Cyclone Nargis, “cautious” junta agreement to UN aid
Yangon (AsiaNews/Agencies) – The official death toll from May 3rd cyclone Nagris which hit Myanmar is over 15 thousand people. According to state TV, in the city of Bogalay alone the body count numbers 10 thousand people, while the foreign minister Nyan Win reports 30 thousand missing and countless more homeless. The scale of the disaster, the worst to rock the region since the 2004 tsunami, has forced the military junta to accept offers of international aid, usually viewed with deep suspicion. A move which points to a far more dramatic final death count.
Yesterday evening the World Food Programme (WFP), explains the UN spokesman Paul Risely, received “cautious” agreement form Burmese leaders to start the shipment of aid. A squadron of UN experts is set to leave for the country, if requested, to help the government organise humanitarian relief. Surin Pitsuwan, ASEAN secretary general (Association of South East Asian Nations), has asked member states to offer Myanmar “urgent assistance”. According to Associated Press, the Bangkok government has already received a request from the Naypydaw generals for “food, medicine and building materials”. The first cargo plane from Thailand baring aid should arrive this morning. The International Federation of the Red Cross – Red Crescent have already allocated 190 thousand dollars for the emergency. The White House along with the European Union have announced their intention to help relief efforts. Washington however has underlined that it will take measures to avoid that funds are misappropriated by the Burmese Military Junta, which ahs guaranteed that despite the tragedy the May 10th constitutional referendum will take place.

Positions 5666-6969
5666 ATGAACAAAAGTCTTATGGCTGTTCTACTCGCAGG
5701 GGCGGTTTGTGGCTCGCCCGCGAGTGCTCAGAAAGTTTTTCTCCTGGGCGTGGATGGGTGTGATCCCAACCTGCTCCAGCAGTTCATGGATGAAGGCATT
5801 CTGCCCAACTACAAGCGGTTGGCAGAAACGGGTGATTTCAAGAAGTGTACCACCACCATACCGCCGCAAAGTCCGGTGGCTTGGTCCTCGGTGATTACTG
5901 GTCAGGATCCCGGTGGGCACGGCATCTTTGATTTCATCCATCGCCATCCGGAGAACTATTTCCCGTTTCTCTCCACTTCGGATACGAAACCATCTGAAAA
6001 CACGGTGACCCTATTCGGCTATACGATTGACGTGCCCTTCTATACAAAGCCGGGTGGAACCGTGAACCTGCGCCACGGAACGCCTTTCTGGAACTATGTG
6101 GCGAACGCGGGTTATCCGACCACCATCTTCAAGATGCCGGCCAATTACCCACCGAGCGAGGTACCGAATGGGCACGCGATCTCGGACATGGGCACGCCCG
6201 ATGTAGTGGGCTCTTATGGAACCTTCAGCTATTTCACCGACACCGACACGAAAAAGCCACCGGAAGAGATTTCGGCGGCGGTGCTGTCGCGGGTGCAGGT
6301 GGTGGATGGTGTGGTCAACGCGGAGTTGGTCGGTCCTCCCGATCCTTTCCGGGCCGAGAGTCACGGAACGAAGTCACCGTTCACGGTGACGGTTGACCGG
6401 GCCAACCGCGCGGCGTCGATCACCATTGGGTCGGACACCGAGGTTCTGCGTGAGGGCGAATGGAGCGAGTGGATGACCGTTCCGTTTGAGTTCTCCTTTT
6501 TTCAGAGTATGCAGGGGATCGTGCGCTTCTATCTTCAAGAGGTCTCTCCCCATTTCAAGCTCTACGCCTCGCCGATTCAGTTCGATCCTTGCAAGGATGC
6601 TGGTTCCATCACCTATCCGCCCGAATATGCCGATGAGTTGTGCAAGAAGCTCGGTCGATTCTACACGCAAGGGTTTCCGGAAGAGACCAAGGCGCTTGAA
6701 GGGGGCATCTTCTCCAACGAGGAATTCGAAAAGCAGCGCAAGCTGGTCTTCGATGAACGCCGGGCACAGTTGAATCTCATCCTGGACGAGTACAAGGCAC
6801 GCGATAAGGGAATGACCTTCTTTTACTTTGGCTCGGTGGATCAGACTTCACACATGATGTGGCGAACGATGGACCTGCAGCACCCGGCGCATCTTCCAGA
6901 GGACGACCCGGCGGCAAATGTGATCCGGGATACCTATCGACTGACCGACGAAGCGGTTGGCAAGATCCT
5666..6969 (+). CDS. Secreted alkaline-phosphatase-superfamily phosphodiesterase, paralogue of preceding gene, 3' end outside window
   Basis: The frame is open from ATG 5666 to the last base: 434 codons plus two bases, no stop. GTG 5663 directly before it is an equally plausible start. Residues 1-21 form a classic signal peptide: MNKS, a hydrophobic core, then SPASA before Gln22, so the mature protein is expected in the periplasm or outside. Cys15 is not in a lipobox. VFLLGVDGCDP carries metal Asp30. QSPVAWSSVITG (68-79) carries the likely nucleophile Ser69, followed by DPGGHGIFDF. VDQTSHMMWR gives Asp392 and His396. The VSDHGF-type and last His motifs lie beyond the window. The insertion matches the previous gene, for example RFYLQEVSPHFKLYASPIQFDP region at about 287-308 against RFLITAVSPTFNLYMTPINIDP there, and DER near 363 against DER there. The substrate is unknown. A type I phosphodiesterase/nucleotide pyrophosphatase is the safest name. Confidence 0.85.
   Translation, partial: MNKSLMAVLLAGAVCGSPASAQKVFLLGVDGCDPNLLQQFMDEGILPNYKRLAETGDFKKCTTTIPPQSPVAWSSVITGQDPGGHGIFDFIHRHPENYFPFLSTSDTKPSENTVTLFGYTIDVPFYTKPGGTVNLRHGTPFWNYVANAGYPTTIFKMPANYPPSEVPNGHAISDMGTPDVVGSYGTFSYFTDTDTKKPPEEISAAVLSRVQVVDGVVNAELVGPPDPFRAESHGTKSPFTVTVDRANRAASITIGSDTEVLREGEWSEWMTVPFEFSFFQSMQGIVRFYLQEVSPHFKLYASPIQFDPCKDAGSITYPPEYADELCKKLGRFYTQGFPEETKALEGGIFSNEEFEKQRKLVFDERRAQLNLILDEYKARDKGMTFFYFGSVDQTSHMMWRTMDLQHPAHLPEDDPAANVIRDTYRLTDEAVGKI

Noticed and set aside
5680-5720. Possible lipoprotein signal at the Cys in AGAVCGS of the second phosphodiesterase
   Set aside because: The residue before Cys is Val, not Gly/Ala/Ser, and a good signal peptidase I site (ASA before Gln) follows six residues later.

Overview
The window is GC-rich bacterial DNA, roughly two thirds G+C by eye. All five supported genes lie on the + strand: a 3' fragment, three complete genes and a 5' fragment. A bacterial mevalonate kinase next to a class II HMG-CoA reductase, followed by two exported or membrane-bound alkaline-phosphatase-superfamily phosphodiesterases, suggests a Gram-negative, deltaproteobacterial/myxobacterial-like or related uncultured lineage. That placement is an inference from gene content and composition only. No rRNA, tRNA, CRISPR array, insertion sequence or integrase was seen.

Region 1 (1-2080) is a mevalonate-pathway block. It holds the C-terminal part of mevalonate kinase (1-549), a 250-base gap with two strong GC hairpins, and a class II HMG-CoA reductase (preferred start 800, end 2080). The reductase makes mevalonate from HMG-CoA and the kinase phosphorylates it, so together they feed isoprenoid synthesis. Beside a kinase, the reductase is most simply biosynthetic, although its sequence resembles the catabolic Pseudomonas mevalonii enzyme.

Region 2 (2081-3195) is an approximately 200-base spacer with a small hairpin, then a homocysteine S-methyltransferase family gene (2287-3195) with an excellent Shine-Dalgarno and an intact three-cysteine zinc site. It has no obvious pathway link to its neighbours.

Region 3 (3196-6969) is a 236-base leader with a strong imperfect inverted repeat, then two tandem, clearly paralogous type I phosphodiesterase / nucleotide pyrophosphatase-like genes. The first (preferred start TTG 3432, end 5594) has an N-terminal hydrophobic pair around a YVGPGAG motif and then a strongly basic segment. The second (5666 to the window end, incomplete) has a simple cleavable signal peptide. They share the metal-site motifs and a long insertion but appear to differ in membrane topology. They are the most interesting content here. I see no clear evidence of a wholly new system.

The category 3 tropical storm, which Saturday hit the southern coast of former Burma with winds reaching up to 190 kilometres per hour, swept away entire villages and left the region without electricity and running water; in 5 regions a state of emergency has been declared: the cities of Yangon, Irrawaddy, Pegu and the Karen and Mon states. Inhabitants condemn the behaviour of the military government, who in full knowledge that the storm was about to hit the nation, gave no prior warning which could have served to put sufficient security measures in place.